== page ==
If you work in manufacturing, it should be clear by now that there is a labor shortage. Not only that, but the problem isn’t going away anytime soon even though manufacturing jobs are offering higher pay and more flexible schedules than ever.
Because of the labor shortage, factories are stressed and need talented employees. You may be wondering, though, if higher pay and flexible schedules aren’t bringing in more employees, what will?
In the business world, those who are the quickest to adapt are the most likely to succeed. Below are some ways that you can adapt to the labor shortage problem in the manufacturing industry.
Improve your training program.
If you haven’t audited your training program in a while, now would be a good time to do so. This audit can help you see what works and what doesn’t. Proactively looking for flaws in your current program will allow you to problem-solve and make things better — giving new employees the confidence they need to complete their work with excellence.
If your training program is confusing or leaves your new employees feeling lost, they are less likely to do well or even stay on the job.
Improving your training program will help your new employees get up to speed more quickly and help with employee retention. Retaining all the talent you can in a competitive labor market is vital.
Recognize your employees.
Working a manufacturing job should be more fulfilling than the melancholy feeling that can come from clocking in and clocking out day after day. People seek purpose and recognition, no matter what their job is. Employees who feel valued tend to remain at their jobs more than those who don’t.
A great way to make employees feel valued is to develop an employee recognition program early in the training process.
Make sure you not only recognize their achievements but listen to them and take their ideas to heart. Implementing their ideas will boost their self-worth, which can contribute to increased productivity in the future.
Create a safe workplace.
Some jobs are inherently dangerous and can make employees feel on edge, stressed, or worried. Your goal is to ensure your factory is as safe as possible. Constant safety checks and safety training should be routine in a factory.
Word spreads fast, and if you run a factory where people often get injured, people will hear about it. Most importantly, potential employees will hear about it and will seek work elsewhere.
One of the other perks of creating a safe workplace is that it shows your employees that you care about their well-being, which goes above and beyond any tangible thing you can give them.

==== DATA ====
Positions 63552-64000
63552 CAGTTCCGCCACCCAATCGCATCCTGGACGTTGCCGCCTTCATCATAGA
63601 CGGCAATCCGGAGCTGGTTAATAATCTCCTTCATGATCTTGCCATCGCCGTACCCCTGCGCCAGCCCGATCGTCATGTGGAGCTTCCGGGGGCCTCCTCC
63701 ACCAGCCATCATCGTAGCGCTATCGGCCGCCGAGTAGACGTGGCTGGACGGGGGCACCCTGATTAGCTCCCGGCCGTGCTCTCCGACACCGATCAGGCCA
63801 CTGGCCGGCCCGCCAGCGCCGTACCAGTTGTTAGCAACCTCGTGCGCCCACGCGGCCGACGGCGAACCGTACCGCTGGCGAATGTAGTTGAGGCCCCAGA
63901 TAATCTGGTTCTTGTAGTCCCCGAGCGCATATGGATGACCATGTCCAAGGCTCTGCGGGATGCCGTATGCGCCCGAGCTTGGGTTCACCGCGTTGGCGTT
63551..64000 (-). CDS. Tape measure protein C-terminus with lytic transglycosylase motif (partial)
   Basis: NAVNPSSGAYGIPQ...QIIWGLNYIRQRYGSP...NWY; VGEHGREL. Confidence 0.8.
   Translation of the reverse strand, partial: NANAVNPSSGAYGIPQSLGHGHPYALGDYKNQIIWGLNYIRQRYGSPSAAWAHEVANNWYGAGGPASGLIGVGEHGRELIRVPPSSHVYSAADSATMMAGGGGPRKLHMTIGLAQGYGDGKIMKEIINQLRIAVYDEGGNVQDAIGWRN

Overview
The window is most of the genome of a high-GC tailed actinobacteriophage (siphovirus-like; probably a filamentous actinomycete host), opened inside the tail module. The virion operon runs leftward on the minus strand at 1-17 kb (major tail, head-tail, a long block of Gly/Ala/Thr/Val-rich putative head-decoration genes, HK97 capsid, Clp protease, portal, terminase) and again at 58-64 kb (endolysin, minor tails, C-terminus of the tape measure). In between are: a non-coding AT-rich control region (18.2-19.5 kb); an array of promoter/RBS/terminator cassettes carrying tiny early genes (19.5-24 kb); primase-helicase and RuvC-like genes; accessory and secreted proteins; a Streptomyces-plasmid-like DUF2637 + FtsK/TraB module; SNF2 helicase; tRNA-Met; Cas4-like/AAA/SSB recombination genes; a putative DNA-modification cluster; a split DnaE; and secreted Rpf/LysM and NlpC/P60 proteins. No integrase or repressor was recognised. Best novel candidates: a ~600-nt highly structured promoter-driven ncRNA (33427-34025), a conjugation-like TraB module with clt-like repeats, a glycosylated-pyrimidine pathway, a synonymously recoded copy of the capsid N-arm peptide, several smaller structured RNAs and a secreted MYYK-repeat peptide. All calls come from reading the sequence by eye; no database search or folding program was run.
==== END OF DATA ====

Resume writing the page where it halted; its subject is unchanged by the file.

Make the switch to automation.
Technology is moving fast, and you should be too. If there are tasks that can be done through automation, it’s probably time to start thinking about making the switch.
Switching to automation doesn’t mean you will end up with a factory of robots. You’ll need people to run the automation and machines. Automation will allow for more efficiency and time management. You will need fewer people overall, and your employees won’t be stuck doing monotonous and repetitive tasks all day.
Reach out to a recruiting agency.
If you implement these solutions but are still having trouble, it could be time to partner with a CNC recruitment agency. There are many of these nationwide and they have access to entire networks of people and resources. The great thing about hiring recruitment help is that it can be as temporary as you want it to be, making the investment well worth your time and money.
Taking the time to implement solutions that make your employees feel valuable will not only increase productivity but will make your employees want to stay. We all know what it’s like to dread a job or project. You wake up and everything seems hard because you know what is ahead of you. Imagine if a few small changes could impact how your employees view their work, their days, and even, their life. The investment is worth it. Trust us.
Jenny Battershell is the director of marketing at Goodwin Recruiting, a full-service recruiting firm. Battershell spent nine years as Goodwin’s director of sales and four more as the marketing and client relations manager before moving into her current role. She currently resides in Cleveland, Ohio.